# Lagrangian formulation compared to the Newtonian formulation: connection high schools with the universities [duplicate]

What are the immediate advantages of the Lagrangian formulation compared to the Newtonian formulation to give high school students a little connection to what they'll find in universities? I can't use derivatives, integrals, ODE, ecc... but very few elementary concepts.

Are there advantages to solving dynamic or kinematic exercises? What could they be? Often in classical electrodynamics special lagrangian are used to obtain an expected result.

## 2 Answers

Classical mechanics was given birth with the publication of Philosophiæ Naturalis Principia Mathematica by Sir Isaac Newton in 1687. It finally laid to rest Aristotle’s view of motion and was a basic framework for the physics to come over the following century. The Principia contained Newton’s universal law of gravitation as well as Newton’s three laws of motion. Together, they connect the Earth with the Heavens in one construction.

The only disadvantage to Newton’s laws is they are written in terms of vector quantities, quantities that depend on direction. This makes the mathematics behind them a bit of a hassle at times and arguably less elegant. A couple of years after the publication of the Principia, Gottfried Wilhelm von Leibniz (the German mathematician that invented calculus independently from Newton) began to voice opinions of a scalar quantity he had noticed which he called vis viva. This scalar would eventually become known as kinetic energy $$\displaystyle KE=\frac{1}2mv^2$$. The idea of scalar quantities was opposed by Newton for quite some time because he felt it was inconsistent with his conservation of momentum.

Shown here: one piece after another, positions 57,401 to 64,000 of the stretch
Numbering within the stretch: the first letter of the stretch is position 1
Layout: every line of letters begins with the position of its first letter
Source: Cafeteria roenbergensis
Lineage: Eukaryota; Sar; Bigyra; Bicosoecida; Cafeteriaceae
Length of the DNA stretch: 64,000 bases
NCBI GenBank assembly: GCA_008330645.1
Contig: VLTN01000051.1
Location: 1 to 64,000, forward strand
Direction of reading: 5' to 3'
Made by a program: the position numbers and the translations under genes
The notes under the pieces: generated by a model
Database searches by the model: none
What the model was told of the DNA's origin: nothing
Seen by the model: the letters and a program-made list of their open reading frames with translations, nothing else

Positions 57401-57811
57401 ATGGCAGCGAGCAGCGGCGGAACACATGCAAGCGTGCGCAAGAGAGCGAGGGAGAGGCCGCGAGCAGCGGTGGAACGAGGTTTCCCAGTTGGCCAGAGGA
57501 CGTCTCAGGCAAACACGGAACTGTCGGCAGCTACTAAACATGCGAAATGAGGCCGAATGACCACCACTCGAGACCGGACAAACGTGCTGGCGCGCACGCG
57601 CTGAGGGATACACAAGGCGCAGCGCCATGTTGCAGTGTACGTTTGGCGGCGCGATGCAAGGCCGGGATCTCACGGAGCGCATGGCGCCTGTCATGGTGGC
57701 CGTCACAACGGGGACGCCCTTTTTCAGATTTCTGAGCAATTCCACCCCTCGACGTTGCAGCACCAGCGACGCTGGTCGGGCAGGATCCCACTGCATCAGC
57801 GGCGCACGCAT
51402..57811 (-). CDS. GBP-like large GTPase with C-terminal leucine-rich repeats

In 1788, Joseph Louis Lagrange published “Analytical Mechanics” where he derived his equations. These equations were contrasted from Newton’s because they were formulated entirely in terms of scalar quantities.

Lagrangian mechanics is widely used to solve mechanical problems in physics and when Newton's formulation of classical mechanics is not convenient. Lagrangian mechanics applies to the dynamics of particles, while fields are described using a Lagrangian density. Lagrange's equations are also used in optimization problems of dynamic systems.

It's all about the way that you're solving the problem, using the Newtonian mechanics you do the projections of the vectors after using the fundamental theorem of dynamics $$\vec{F}=m\vec{\gamma}$$ and it's all basic and simple, but solving a problem in which there's a lot of constraints the situation begins to be complex so you better use your Lagrangian, and it may be suitable for electrodynamics as you said special relativity, GR, hydrodynamic, etc.

Lagrangian Dynamics already includes constraints, that need to be added by hand in the Newtonian formulation. Furthermore, the Lagrangian formalism is suitable for fields, see the Euler Lagrange equations.